Don’t trust that voice: Pierce County deputies warn of scam calls that sound like your family member

PIERCE COUNTY, Wash. — A phone call that appears to be from a loved one in trouble may not be what it seems.

Scammers can use AI — or artificial intelligence — to clone the voice of a friend or family member and then use that voice in a phone call to trick someone into sending money for a phony family emergency, the Pierce County Sheriff’s Department said.

But how does someone clone that trusted voice? Only a voice-cloning program and a short audio clip of your loved one’s voice are needed.

The audio could be found in online content like Facebook videos, for instance. So when you get a call from the trickster, they will sound just like a voice you trust.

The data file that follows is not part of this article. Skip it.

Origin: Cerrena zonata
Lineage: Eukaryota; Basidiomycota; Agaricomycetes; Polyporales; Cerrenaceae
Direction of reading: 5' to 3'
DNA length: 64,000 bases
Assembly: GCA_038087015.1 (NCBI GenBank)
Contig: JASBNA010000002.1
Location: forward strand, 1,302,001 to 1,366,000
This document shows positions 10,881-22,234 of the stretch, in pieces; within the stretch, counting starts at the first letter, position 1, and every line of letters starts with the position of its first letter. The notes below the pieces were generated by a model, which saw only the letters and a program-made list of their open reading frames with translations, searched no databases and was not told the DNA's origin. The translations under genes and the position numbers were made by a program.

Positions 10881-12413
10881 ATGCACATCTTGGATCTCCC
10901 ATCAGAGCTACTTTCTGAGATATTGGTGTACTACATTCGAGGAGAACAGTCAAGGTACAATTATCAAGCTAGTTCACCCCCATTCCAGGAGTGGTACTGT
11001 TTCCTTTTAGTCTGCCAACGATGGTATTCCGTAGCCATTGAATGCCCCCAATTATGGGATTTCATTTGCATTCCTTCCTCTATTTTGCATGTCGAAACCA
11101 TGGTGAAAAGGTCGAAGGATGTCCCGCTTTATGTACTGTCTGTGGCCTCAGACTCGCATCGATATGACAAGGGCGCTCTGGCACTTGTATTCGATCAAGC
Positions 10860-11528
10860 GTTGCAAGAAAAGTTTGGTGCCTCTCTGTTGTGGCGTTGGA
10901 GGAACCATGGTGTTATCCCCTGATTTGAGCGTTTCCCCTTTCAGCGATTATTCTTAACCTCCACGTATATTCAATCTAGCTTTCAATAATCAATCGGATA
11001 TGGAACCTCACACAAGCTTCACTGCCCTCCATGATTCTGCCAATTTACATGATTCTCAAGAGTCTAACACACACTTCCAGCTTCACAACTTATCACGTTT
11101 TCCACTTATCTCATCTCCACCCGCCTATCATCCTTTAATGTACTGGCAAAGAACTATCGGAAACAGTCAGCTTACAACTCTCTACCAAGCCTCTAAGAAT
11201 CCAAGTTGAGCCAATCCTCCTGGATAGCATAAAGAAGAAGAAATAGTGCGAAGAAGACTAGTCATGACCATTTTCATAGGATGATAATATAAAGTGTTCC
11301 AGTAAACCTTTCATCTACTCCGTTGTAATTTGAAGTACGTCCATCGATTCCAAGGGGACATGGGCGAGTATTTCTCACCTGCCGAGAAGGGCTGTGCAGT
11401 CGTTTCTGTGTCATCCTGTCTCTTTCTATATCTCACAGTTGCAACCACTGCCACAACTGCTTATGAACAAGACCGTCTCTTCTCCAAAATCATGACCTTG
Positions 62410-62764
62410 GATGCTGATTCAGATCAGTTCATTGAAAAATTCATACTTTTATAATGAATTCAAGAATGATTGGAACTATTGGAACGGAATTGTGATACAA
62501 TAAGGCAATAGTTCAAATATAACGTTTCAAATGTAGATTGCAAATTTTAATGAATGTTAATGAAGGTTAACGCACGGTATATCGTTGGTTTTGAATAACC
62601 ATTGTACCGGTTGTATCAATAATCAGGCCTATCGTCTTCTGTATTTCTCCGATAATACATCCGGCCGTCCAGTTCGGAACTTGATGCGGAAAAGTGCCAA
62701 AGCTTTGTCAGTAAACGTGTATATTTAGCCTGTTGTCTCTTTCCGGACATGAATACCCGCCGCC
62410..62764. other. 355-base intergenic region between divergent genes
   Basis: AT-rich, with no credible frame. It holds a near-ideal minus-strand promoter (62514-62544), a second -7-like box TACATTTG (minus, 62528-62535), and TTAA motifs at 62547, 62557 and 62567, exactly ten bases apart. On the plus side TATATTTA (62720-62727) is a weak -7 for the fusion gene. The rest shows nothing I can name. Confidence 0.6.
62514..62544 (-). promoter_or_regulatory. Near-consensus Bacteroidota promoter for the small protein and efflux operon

While there’s no way to tell if the person on the phone is a fraud or the real thing, you can contact the person who supposedly called you to check their story. But be sure to call them at a number that you know is theirs.

If you can’t reach them, try to contact them through another family member or one of their friends, authorities say.

Another sign of a possible scam is if the caller asks you to wire money, send cryptocurrency, or buy gift cards and give them the card numbers and PINs to pay for the fake emergency.

A Pierce County Sheriff’s deputy said she recently took a call from someone who was scammed in this manner.

The sheriff’s department is encouraging people to share this information.

Anyone who spots a scam is asked to report it to the Federal Trade Commission at ReportFraud.ftc.gov.